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In memory of Matt: a Sachse family and their tie to the earliest days of Carry the Load

"I would just love one moment for people to pause and understand and think why that day off is there," Drew Shubzda said of Memorial Day.

DALLAS — When your big brother loses his life in service to his country, every day is Memorial Day. But as the rest of the nation pauses at least this one weekend every year, Drew Shubzda also wells with pride that his big brother's memory is a driving force behind a powerful Dallas tradition.

"There's not a day that goes by though that I don't think of Matt," Drew Shubzda said. His brother, Navy Lt. Matt Shubzda, died in an F/A-18 training accident off the coast of California in 2002.

RELATED: In its ninth year, Carry the Load event raises money for veteran assistance programs, honors the fallen

"You expected it to happen to other families," he said of the news he received while still a senior at Naaman Forest High School. "It was hard to understand why to your family."

But in that tragedy for the Shubzda family, a movement was born.

In that first multiple-mile march back in 2011, Carry the Load founder Stephen Holley, in an effort to draw attention to the true meaning of Memorial Day, carried three photos on a weighted vest. They were pictures of Naval Academy classmates, Marine 1st Lt. Ronald Winchester and Marine 2nd Lt. J.P. Blecksmith, who were both killed in Iraq. The third photo was of Matt Shubzda. 

When Drew Shubzda met Holley at the finish line that year, Holley handed him the photo.

"I took it off and handed it to him and wanted to make sure that he and his parents knew that Matt and his memory and his legacy were a big part of what we were trying to do there," Holley said in a recent documentary called "The Ripple."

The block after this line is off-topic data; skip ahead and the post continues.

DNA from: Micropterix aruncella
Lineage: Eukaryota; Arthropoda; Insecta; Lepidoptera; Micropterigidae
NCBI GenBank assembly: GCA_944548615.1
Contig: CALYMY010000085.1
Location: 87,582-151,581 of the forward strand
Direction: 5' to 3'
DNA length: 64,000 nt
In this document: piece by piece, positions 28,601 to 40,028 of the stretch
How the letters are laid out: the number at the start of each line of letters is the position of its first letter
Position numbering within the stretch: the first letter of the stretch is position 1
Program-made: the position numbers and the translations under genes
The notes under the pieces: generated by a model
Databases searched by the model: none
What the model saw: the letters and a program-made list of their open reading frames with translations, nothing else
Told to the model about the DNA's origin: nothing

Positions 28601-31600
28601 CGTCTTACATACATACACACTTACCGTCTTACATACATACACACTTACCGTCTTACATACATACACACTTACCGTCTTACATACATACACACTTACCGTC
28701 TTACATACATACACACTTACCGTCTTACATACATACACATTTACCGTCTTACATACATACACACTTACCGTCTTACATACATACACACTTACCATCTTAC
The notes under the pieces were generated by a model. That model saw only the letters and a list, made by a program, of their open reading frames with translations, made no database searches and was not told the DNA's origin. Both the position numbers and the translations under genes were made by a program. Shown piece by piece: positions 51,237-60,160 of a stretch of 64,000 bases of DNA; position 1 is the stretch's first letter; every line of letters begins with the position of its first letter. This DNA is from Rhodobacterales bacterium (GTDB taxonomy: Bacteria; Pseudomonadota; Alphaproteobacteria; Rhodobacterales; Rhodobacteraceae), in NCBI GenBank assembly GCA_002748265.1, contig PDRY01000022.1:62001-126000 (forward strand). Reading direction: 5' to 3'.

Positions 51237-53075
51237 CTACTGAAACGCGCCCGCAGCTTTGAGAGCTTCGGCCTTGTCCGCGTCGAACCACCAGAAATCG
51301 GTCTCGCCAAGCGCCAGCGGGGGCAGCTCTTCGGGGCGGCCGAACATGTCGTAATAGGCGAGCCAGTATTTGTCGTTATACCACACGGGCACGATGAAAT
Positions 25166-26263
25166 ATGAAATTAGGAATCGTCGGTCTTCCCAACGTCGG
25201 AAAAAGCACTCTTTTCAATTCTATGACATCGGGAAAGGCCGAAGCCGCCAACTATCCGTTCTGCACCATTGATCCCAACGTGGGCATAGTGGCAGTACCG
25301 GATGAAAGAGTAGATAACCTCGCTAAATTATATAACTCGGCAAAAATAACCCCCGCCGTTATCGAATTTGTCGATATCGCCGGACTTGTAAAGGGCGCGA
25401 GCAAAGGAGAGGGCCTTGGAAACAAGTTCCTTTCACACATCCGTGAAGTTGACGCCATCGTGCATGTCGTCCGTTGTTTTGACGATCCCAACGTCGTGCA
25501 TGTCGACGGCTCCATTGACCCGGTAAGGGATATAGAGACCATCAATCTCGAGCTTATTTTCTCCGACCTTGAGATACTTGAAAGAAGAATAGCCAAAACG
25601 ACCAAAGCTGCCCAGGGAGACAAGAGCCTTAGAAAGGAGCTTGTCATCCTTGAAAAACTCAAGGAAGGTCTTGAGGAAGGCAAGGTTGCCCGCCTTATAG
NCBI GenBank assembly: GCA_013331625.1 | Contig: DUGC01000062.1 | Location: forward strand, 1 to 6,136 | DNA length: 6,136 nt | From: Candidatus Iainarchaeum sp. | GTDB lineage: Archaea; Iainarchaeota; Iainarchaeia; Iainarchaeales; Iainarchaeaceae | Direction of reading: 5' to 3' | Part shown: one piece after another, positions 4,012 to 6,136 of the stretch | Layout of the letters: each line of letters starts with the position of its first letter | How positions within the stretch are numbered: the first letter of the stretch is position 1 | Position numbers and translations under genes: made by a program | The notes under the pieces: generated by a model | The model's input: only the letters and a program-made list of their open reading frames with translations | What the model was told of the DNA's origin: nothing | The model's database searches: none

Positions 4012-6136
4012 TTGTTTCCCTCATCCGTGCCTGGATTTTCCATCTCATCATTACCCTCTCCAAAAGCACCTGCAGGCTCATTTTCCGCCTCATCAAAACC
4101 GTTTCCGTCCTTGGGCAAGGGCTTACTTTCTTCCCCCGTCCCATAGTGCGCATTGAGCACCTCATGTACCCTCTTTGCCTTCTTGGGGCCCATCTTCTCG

And every year since, as the Carry the Load event on Memorial Day grew into a weekend gathering that draws upwards of 30,000 people each year, Drew Shubzda and his entire family have been part of those crowds at Reverchon Park.

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"It's gut-wrenching," he said of the emotional but inspirational event that has also raised more than $25 million for veteran-assistance organizations throughout the country. 

"I'm one of the last ones to leave every year at closing ceremonies," he said.

This year, with coronavirus concerns canceling those ceremonies at Reverchon Park, Matt Shubzda's name and face will be among hundreds of storyboards that will instead line Turtle Creek Boulevard on Memorial Day. 

Normally carried into Reverchon Park as the culmination of the Memorial Day weekend event, each carries the name and photograph and date of death for the service member or first-responder who gave their life in service to their country. 

This year, as those storyboards line Turtle Creek Boulevard near the entrance to Reverchon, those wishing to pay their respects can pass through the "Dallas Memorial Drive" in their cars on Memorial Day morning.

Credit: Carry the Load

And that singular moment of respect is all that a little brother asks of you.

"I would just love one moment for people to pause and understand and think why that day off is there."

Carry the Load was founded by men and women who didn't want the true meaning of the holiday lost to discount furniture sales and backyard barbecues. So, especially in a year when a virus has canceled a gathering of like-minded families, remember that there is a nation full of grieving little brothers, who just ask you to remember.

"I just ask for you to take a moment," Shubzda said. "Do something that's out of the norm for you to be able to take a moment to reflect the true meaning of Memorial Day."

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